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    This and that

    Japan and China disagree over more than just how to deal with North Korea, of course. On the disputed East China Sea gas fields, they agreed this weekend to form an investigative committee that might, perhaps, pave the way toward joint development. On the downside (for Japan), China again refused requests to halt development of the Shunkyo field, which straddles the midline between Chinese and Japanese land, which Japan regards as the far boundary of its exclusive economic zone. The Asahi has an English report here.


    It’s not related to Japan-PRC relations, but Monday night it was also exactly fifteen years since Salman Rushdie’s Japanese translator was murdered on the University of Tsukuba campus. (I didn’t know Japan had a statute of limitations on murder.) Both violent murders in Japan and violence to avenge perceived insults against Islam have become less jolting since then; in 1991, despite the international publicity over the fatwa against Rushdie, Igarashi’s death was a major shock.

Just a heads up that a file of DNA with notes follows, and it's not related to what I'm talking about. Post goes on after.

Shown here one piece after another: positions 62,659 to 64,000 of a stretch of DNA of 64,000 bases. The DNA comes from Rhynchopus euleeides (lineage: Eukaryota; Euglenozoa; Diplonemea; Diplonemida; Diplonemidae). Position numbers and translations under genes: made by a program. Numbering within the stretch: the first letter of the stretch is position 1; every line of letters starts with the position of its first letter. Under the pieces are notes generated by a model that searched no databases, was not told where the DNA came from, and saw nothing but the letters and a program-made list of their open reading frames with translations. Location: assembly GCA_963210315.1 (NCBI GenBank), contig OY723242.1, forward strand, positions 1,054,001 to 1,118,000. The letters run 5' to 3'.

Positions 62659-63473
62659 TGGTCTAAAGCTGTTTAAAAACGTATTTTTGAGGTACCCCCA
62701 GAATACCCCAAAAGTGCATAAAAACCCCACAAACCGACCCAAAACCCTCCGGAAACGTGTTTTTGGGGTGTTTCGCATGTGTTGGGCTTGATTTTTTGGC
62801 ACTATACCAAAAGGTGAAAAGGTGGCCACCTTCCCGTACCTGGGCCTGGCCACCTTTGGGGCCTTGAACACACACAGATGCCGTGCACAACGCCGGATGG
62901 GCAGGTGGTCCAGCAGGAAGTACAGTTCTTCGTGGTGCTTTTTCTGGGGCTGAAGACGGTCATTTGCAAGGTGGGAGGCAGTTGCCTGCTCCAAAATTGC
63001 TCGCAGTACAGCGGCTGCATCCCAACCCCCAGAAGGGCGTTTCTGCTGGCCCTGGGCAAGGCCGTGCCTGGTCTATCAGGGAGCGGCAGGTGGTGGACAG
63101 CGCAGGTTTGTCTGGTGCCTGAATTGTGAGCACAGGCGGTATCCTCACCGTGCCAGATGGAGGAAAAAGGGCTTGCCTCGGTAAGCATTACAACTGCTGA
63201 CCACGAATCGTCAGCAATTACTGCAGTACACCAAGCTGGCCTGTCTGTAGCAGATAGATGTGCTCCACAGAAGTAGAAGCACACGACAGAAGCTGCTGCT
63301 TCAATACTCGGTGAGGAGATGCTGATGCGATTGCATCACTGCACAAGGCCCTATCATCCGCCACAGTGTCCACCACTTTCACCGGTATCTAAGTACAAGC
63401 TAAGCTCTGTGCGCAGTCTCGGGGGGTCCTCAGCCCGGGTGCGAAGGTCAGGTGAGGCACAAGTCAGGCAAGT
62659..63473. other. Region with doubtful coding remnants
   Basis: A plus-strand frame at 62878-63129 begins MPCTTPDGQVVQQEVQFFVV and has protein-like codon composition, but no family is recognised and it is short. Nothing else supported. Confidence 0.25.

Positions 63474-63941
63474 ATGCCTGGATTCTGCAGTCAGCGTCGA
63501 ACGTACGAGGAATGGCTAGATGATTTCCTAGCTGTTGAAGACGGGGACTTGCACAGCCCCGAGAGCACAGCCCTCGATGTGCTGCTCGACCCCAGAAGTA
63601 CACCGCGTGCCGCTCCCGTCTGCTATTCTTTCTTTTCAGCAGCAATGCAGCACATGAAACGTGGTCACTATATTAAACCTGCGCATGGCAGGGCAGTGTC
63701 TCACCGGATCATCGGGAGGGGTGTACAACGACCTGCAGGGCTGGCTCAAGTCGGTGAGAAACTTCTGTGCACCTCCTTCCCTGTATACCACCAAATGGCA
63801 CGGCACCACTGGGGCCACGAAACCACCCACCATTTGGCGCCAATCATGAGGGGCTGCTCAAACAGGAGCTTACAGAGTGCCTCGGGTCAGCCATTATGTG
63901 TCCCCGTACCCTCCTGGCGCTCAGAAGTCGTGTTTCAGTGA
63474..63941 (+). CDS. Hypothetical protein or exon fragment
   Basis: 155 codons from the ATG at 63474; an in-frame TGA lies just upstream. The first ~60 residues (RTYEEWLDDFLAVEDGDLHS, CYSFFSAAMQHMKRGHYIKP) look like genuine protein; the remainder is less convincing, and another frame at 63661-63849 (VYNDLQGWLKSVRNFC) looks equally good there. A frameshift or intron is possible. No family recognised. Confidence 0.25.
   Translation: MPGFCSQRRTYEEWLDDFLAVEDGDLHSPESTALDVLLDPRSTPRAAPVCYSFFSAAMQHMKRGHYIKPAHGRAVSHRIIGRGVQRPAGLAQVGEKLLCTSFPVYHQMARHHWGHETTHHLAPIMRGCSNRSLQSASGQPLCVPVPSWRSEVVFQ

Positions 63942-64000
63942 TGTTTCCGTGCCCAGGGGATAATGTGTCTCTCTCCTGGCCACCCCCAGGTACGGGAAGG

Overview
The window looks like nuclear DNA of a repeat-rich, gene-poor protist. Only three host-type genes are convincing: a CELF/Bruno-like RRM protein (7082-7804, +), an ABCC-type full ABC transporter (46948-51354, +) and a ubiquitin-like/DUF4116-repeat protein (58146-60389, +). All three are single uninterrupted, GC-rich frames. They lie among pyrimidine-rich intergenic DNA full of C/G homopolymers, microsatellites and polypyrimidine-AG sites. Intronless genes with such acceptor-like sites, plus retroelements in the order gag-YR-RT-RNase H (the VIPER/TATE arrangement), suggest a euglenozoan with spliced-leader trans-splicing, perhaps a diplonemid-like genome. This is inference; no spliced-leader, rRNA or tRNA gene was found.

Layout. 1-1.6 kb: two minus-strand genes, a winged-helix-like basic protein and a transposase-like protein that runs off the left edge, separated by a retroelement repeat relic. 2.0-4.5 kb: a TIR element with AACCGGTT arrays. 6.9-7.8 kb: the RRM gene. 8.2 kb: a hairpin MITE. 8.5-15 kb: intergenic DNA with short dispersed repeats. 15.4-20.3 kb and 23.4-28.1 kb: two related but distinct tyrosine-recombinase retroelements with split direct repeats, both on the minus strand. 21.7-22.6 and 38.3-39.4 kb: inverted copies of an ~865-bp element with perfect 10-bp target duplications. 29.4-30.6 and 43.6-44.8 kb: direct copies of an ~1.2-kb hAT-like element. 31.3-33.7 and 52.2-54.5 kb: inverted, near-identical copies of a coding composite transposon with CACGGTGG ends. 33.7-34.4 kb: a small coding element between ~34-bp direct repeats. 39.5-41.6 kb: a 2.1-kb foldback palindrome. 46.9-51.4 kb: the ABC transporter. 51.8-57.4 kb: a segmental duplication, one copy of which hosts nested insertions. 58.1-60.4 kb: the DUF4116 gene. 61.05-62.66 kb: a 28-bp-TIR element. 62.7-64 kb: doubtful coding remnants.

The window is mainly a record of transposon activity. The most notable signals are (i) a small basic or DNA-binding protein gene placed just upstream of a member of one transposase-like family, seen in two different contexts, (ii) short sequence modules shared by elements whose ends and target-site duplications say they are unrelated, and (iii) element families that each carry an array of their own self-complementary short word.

Sometimes, life here is just like being back in the States: At a forum on Monday, the two major parties accused each other of not being serious about small government:

    Democratic Party of Japan Vice President Naoto Kan accused Prime Minister Junichiro Koizumi of failing to fulfill his pledge to streamline the government into a smaller, more efficient body.

    “Koizumi’s reform has only been psychological in nature,” Kan said, at a discussion forum in Tokyo on Monday.

    The opposition leader engaged in a heated debate with Hidenao Nakagawa, chairman of the Liberal Democratic Party’s Policy Research Council, over what the present Cabinet has accomplished with regard to the structural reform initiated by Koizumi.

    “You must first make a drastic psychological reform in order to change things that have been established over a long period of time,” Nakagawa said, adding, “Even [former British Prime Minister] Margaret Thatcher took six years before she made substantial progress with her reform.”

    It’s hard not to be disappointed in Koizumi, but Nakagawa certainly does have a point. It’s easy for naive elected officials to be outmaneuvered by unelected bureaucrats in a government such as Japan’s. Koizumi’s strategy–keeping reform initiatives in the public eye, staging a few dramatic showdowns over pet proposals, and quietly negotiating on others or letting them be tabled entirely–at least got through much-needed banking reforms.

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